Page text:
The next step is to eradicate the issue. You can start by offering a kind word to them, such as “good job!”, instead of directing mean or hurtful racist remarks at them. If being nice to them is too hard for you, then you should at least start by keeping quiet and not give racist remarks. This helps you to realise that they are not at all different from us and they do not deserve us treating them badly.

If you have offended them, the subsequent step is to apologise. If you do not want to do it in front of everyone, you can always write a note to them and give it to them discreetly. This step is very important as it shows them that you are truly sorry about all the unpleasant things you have done to them and symbolises that we are one step closer to achieving this dream.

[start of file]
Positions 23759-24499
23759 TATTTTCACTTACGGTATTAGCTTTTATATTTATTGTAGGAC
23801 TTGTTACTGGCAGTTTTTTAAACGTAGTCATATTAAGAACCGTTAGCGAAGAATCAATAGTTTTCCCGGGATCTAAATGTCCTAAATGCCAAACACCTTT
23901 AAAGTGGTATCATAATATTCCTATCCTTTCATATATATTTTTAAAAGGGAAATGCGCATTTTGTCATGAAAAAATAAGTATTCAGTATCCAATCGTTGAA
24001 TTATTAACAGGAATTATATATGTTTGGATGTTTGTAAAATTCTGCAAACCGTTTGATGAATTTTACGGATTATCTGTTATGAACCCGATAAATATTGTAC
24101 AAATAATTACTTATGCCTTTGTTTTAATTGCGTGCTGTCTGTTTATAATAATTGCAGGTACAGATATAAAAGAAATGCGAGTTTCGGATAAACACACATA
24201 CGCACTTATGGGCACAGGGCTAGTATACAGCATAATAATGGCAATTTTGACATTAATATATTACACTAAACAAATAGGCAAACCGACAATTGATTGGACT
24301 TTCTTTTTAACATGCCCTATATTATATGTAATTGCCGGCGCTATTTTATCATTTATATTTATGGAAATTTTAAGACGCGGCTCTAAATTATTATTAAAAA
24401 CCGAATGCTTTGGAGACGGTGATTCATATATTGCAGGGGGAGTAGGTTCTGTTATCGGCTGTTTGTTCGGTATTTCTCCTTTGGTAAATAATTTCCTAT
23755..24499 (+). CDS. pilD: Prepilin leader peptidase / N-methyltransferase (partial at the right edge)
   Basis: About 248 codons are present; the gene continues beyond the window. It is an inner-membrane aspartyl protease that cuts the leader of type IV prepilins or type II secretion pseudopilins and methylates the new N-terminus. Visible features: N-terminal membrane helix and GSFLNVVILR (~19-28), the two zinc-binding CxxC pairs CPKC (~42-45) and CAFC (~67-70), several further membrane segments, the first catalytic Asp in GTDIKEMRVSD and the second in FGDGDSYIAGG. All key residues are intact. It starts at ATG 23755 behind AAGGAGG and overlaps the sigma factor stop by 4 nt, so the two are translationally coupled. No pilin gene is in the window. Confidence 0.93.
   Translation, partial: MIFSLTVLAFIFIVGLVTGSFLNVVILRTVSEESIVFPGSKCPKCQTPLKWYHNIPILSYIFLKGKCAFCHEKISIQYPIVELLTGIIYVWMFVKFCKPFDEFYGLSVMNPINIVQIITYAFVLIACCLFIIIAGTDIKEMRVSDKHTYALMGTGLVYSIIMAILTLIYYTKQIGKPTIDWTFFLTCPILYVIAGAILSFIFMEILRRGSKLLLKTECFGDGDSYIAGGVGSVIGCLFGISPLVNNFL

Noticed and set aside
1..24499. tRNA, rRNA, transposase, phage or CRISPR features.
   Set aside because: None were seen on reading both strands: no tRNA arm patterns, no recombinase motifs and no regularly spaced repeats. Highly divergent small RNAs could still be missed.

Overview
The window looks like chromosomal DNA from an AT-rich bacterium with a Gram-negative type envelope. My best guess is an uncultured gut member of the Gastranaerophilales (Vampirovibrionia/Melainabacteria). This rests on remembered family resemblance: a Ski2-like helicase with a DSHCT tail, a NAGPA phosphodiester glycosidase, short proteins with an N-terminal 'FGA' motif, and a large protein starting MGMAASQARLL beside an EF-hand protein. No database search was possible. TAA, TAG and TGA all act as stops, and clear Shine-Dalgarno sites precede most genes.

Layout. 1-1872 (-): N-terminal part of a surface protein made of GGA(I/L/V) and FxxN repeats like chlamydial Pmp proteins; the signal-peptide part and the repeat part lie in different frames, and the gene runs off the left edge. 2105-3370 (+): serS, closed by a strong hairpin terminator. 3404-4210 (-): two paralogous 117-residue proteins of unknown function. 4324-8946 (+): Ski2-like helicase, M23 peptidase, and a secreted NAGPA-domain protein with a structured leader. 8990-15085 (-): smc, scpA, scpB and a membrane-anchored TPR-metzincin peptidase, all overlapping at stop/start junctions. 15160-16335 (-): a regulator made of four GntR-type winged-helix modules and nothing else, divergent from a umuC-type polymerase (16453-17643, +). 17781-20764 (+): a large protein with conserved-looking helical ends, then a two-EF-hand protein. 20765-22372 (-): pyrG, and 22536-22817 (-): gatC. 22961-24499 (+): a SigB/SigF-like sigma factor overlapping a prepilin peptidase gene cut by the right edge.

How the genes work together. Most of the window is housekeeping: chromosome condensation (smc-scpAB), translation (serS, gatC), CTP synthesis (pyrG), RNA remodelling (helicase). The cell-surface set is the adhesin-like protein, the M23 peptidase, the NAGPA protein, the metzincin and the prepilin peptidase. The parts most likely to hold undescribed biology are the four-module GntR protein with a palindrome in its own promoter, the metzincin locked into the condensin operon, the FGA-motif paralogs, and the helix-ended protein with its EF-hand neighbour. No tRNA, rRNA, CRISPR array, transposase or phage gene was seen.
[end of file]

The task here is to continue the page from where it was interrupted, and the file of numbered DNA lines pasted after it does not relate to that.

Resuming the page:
The final step is to take the initiative and be friends with them. You can start by sitting with them during your break time, especially if they are sitting alone. Strike up a conversation with them, you will never know that they might actually make great friends and be fun to hang out with.

These are four simple steps that every Singaporean should take to achieve this dream, for all Singaporeans to treat everyone around us with kindness and not make any racist comments, just because they have a different skin colour.

Imagine a Singapore where everyone of all races are mingling together, having fun, instead of ostracizing people who are different from them. This is the kind of Singapore that I wish to live in.

This essay was submitted for the "My Singapore, My Future" essay contest organised by The Opinion Collaborative Ltd, in conjunction with the 50th anniversary of Singapore’s nationhood.

Comments from the judges -

"Really clear, simple, direct. No one else gave such a clear path forward."


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This entry was posted in Community and tagged featured, SG50.

This entry was posted in Community and tagged featured, SG50.